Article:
First the quick rules:
Young leaves curling; the humidity in your grow room is probably too high; open the door!
Old Leaves curling: something is probably wrong in the root zone. Often it could be a bit of root rot. You can minimize the risk of root rot by stopping the watering 2-4 hours before switching the light off. The stone wool should only be 50-60% wet over-night.
Sometimes your general humidity is just fine, but your plants are so bushy that there is not a good air movement between the branches. Use fans. As an example, I can see that my cherry tomatoes are most happy in 15 mph "fan-winds".
More technical detailed explanation to curling leaves
If the youngest leaves are curled downwards, it more than likely indicates a calcium deficiency. If old leaves are curled; something is probably wrong in the root zone (which also reduces the calcium uptake).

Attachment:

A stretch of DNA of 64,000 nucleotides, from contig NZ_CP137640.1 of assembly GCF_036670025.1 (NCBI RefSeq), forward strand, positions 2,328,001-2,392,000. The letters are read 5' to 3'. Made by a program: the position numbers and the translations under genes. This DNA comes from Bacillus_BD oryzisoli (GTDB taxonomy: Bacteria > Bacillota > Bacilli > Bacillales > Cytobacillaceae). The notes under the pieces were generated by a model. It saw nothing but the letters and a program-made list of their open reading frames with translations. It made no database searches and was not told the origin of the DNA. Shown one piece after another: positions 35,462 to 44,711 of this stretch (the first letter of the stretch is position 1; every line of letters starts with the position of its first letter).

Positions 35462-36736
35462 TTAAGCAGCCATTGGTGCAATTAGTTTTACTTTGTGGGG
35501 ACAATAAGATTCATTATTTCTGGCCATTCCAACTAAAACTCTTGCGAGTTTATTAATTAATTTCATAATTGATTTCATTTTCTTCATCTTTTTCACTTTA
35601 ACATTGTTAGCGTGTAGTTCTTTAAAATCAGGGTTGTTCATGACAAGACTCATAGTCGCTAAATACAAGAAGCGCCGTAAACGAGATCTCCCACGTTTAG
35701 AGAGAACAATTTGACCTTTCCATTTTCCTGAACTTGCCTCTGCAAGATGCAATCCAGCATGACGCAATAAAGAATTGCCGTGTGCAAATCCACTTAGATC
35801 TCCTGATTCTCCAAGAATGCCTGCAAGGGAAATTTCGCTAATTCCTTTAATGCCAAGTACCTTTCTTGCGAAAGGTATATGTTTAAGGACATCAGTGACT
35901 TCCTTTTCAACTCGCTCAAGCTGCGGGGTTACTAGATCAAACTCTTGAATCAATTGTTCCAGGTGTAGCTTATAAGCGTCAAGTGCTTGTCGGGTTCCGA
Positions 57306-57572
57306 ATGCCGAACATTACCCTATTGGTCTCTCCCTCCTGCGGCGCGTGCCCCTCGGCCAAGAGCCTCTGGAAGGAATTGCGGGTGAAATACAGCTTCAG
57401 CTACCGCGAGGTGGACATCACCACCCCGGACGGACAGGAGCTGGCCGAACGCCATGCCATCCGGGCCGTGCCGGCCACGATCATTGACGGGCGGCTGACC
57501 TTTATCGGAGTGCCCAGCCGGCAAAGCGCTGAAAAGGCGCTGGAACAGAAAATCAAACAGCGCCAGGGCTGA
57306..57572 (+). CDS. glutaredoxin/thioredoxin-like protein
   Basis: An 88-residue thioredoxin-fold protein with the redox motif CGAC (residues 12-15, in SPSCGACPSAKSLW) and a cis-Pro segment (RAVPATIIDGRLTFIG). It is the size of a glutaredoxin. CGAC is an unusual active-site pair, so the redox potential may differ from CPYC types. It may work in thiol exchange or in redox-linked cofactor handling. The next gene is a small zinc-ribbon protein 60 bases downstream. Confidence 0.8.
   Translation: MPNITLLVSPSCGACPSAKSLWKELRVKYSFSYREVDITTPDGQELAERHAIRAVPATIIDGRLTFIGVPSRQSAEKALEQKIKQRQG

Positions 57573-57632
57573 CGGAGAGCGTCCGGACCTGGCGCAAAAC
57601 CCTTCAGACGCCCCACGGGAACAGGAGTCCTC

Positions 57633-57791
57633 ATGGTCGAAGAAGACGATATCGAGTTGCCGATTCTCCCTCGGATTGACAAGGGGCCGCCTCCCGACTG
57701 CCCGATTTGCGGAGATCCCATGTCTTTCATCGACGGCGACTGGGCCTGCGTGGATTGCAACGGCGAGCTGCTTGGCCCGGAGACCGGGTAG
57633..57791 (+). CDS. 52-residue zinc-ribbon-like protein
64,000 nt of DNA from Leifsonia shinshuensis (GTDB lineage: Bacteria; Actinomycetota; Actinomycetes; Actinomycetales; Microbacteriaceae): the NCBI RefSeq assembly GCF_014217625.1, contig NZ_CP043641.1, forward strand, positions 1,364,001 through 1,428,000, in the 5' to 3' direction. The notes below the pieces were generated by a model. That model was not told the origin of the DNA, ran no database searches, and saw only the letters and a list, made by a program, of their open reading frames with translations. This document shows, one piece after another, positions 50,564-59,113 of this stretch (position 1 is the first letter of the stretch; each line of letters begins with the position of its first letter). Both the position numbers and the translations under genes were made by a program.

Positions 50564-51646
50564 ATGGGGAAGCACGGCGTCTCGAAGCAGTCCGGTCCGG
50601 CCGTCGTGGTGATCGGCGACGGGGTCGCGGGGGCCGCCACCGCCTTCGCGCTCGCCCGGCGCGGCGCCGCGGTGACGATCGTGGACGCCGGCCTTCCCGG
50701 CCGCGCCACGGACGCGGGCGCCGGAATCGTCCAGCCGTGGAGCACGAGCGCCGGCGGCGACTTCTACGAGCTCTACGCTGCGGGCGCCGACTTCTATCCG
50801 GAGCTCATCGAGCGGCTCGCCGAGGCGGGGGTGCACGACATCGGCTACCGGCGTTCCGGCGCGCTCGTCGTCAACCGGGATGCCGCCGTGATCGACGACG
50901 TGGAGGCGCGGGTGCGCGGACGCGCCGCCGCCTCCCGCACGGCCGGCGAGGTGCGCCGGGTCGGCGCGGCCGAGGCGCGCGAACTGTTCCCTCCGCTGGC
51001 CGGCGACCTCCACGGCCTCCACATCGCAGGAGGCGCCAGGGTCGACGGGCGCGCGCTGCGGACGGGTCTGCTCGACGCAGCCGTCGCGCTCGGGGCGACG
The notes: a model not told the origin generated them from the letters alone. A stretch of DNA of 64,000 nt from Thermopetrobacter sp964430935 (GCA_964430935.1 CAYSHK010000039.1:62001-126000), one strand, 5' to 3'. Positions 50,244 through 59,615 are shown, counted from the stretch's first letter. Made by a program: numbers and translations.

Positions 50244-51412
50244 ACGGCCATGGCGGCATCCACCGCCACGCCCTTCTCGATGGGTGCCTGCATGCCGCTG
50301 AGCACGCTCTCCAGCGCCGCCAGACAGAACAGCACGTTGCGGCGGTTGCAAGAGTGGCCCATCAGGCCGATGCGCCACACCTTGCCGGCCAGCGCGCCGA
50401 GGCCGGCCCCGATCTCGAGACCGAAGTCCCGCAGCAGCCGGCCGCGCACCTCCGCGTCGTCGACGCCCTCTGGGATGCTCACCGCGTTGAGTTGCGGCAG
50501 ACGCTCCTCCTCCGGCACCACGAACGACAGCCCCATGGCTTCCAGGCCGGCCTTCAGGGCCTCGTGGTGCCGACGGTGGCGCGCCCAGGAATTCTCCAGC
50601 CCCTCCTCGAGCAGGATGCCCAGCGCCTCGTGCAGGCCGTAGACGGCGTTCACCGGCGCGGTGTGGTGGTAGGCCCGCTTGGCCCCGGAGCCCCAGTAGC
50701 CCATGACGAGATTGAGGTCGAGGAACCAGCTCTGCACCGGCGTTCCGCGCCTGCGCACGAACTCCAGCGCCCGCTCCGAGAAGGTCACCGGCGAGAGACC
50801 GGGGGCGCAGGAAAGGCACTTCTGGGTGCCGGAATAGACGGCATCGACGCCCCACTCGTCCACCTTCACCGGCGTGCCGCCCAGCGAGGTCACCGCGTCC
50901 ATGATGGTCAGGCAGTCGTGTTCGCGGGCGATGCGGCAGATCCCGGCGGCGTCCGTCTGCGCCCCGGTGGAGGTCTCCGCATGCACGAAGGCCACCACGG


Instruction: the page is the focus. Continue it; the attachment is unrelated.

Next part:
Calcium deficiency is the result of insufficient water movement through the plant. Remember, calcium only travels in the water stream of the plant, not in the nutrient stream. Therefore, calcium deficiency is usually (90% of the time) related to the climate in the growing area. High humidity will prevent calcium uptake even if there is sufficient Ca in the feed solution. Also, large day/night fluctuations in humidity will disrupt the Ca flow within the plant and lead to blossom-end rot (BER).
Another cause of BER or obvious Ca deficiency in the leaves is poor root development. This is a result of low substrate temperatures or the presence of a root pathogen such as Pythium or Phytophthora. Calcium is taken up by the area of the root immediately behind the root-tip. If the roots are not actively growing, new root tips will not be formed and consequently, Ca uptake will be reduced.